The Elders express their solidarity with Burmese political prisoner Aung San Suu Kyi and say that the elections planned for later this year cannot deliver credible results. The group calls for UN-led national dialogue between the government, opposition and ethnic and religious minorities.
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Eminent global leaders say election process in Burma/Myanmar cannot deliver credible results and call for UN-led national dialogue.
The Elders – a group of eminent global leaders founded by Nelson Mandela – say that restrictions on political activity in Burma/Myanmar make it impossible for elections later this year to deliver credible results.
The Elders are also aware that the opposition in Burma is divided between those who think participation in the elections is wrong, and those who are trying to make the best of a flawed situation. They are deeply sympathetic to the difficult decisions the people face – and pay tribute to the ordinary citizens who are bravely trying to improve their country’s future.
To mark the 65th birthday of their fellow Elder, Aung San Suu Kyi, on 19 June, the Elders call on ASEAN and the international community to assist the government, opposition, ethnic minorities and religious groups of Burma/Myanmar to begin a UN-led process of reconciliation.
Elders’ chair Desmond Tutu said: “National processes in Burma have been usurped by the military government – they do not serve the people. The elections due later this year will not be any different. With such deep fractures in society, the country needs an avenue for dialogue. Without a way to talk and reconcile with one another, the people will never achieve the peace and prosperity they deserve.”
Martti Ahtisaari, former President of Finland and Nobel Peace Laureate said: “Neighbouring countries have already experienced the effects of conflict in border areas and have the greatest interest in trying to prevent future instability. The international community should also make every effort to help Burma/Myanmar’s divided peoples to find a peaceful and prosperous way forward.”
Aung San Suu Kyi
Aung San Suu Kyi, leader of Burma’s National League for Democracy, has been detained in her home in Rangoon/Yangon by the military government for almost 15 of the past 20 years – ever since her party won elections in 1990. She was made an honorary Elder by Nelson Mandela when he formed the group in 2007 and the Elders always keep an empty chair for her and for Burma’s thousands of political prisoners at their meetings.
In recent months, highly restrictive provisions in political party law have forced the NLD to disband. Laws in Burma/Myanmar forbid prisoners to be members of political parties. The NLD therefore decided not to register as a political party for the election, as key members remain incarcerated. The party has ceased to have legal status and cannot operate politically in any meaningful way. These laws also annulled the NLD’s 1990 election victory.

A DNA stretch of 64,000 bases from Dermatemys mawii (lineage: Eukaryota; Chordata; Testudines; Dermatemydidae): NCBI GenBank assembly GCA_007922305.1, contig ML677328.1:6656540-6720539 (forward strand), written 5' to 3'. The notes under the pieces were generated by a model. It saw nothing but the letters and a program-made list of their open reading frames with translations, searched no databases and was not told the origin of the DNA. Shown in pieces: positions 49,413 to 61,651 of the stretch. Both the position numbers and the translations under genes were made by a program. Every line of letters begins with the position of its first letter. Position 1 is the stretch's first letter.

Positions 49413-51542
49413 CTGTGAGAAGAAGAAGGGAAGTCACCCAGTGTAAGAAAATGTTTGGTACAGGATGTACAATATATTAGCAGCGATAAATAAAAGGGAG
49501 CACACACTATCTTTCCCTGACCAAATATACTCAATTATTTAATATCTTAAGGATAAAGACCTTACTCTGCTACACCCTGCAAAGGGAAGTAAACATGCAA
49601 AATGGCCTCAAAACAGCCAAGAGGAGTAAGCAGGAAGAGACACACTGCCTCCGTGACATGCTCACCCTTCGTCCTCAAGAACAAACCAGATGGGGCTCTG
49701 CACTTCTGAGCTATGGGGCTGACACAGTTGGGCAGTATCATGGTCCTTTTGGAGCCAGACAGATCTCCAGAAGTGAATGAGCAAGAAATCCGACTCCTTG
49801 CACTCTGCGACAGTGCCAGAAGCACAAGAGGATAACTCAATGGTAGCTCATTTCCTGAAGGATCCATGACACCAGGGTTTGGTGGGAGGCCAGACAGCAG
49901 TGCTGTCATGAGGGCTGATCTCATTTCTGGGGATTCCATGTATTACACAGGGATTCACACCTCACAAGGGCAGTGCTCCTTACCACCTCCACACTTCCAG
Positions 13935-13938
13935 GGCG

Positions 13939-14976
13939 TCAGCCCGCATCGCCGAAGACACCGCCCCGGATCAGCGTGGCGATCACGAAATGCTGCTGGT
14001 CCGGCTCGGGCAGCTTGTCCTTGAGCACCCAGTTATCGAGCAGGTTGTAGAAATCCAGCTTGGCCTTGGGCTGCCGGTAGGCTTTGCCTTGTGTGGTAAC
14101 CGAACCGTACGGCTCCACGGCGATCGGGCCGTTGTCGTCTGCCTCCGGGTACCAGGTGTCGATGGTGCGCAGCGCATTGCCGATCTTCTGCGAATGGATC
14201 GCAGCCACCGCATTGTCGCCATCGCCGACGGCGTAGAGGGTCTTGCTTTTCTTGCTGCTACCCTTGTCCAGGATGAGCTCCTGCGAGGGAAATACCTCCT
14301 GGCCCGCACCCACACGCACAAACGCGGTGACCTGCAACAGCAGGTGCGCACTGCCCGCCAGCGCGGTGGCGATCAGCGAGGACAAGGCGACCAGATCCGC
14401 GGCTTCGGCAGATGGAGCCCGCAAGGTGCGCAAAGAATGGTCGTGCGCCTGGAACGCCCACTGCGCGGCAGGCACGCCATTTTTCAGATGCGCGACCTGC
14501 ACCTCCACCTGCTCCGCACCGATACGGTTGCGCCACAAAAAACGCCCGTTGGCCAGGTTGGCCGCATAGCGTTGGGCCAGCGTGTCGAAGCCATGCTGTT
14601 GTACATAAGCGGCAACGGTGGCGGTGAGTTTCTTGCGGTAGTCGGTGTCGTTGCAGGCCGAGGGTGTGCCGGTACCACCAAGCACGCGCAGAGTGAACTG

Jimmy Carter, former US President, said: “Aung San Suu Kyi is a global symbol of moral courage in the face of repression. As she spends yet another year in captivity, we urge the world, and especially Burma/Myanmar’s partners in ASEAN, to recognise that it is an oppressive and misguided regime that excludes her and thousands of other political activists from playing a part in their country’s future.”
Commission of Inquiry
The Elders have also announced their support for the establishment of a UN Commission of Inquiry into allegations of crimes against humanity and war crimes committed against civilians in Burma/Myanmar. The establishment of a Commission was proposed by the UN Rapporteur on Human Rights in Myanmar, Tomás Ojea Quintana, in a report to the UN Human Rights Council in March.
Mary Robinson, former President of Ireland and former UN High Commissioner for Human Rights said: “My fellow Elders and I believe it is time to document systematically the crimes allegedly being committed against the people by the military government.”
Humanitarian and donor assistance
The Elders wish to emphasise that donors should increase humanitarian assistance to the people of Burma/Myanmar. The government devotes less than US$1 dollar per person per year to basic health care and education, and one third of children under the age of 5 are malnourished. Burma/Myanmar receives less aid than most of the poorest countries in the world – only $4 per person compared to $50 per person for Sudan.
Ela Bhatt, founder of India’s Self Employed Women’s’ Association (SEWA) said: “Poverty is one of the greatest forms of violence inflicted on any society. We must not forget that political freedom in Burma/Myanmar cannot occur without freedom from poverty.”
About The Elders
Other members are Norway’s first woman Prime Minister Gro Brundtland who was also Director General of the World Health Organisation, former Brazilian President Fernando Henrique Cardoso and Mary Robinson, former President of Ireland and former UN High Commissioner for Human Rights.
Their fellow Elders, Ela Bhatt and Graça Machel, are globally recognised leaders at the forefront of the struggle against oppression and poverty, and Lakhdar Brahimi is one of the UN and the Arab world’s most respected and effective diplomats.
Nobel Peace Laureates Nelson Mandela and Aung San Suu Kyi are honorary Elders.
Having retired from public life, Mandela no longer participates in Elders’ meetings or activities. Suu Kyi is under house arrest in Burma/Myanmar, imprisoned by the military regime that denied her party’s election victory in 1990.
Notes to editors:
- Photo of The Elders with an empty chair for Aung San Suu Kyi available in hi-resolution.
- BBC World Service Radio will broadcast a 30 minute documentary about Aung San Suu Kyi on 18 June 2010
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